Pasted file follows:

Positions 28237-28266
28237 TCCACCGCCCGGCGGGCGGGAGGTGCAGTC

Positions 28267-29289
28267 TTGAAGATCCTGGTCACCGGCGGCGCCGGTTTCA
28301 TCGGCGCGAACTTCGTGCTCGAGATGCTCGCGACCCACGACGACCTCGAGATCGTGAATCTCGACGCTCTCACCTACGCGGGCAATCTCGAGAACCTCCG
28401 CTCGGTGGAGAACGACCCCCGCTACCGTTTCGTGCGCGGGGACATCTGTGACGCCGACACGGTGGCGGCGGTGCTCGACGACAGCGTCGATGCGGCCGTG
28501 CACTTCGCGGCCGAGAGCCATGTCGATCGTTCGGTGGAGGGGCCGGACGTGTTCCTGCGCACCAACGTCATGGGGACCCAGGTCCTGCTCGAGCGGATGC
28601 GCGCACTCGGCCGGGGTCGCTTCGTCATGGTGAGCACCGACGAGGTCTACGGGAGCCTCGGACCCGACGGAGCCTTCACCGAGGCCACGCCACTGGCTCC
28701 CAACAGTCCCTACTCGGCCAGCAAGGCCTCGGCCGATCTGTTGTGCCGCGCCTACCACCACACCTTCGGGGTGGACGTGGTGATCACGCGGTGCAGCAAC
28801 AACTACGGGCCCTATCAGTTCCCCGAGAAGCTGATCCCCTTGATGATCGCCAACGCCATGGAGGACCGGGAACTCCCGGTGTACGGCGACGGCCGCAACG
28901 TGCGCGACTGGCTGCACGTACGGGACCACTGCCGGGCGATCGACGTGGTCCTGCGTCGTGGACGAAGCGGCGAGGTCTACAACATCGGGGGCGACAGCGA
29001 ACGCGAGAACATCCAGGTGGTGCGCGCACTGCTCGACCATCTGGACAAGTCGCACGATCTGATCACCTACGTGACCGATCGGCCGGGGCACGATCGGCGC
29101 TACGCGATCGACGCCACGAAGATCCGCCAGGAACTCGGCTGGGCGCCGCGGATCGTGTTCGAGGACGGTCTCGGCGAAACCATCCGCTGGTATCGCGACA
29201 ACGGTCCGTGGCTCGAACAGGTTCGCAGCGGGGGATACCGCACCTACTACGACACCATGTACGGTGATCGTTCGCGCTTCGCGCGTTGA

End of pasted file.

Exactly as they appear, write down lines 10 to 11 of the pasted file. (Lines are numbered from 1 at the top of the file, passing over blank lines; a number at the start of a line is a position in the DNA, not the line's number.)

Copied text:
28801 AACTACGGGCCCTATCAGTTCCCCGAGAAGCTGATCCCCTTGATGATCGCCAACGCCATGGAGGACCGGGAACTCCCGGTGTACGGCGACGGCCGCAACG
28901 TGCGCGACTGGCTGCACGTACGGGACCACTGCCGGGCGATCGACGTGGTCCTGCGTCGTGGACGAAGCGGCGAGGTCTACAACATCGGGGGCGACAGCGA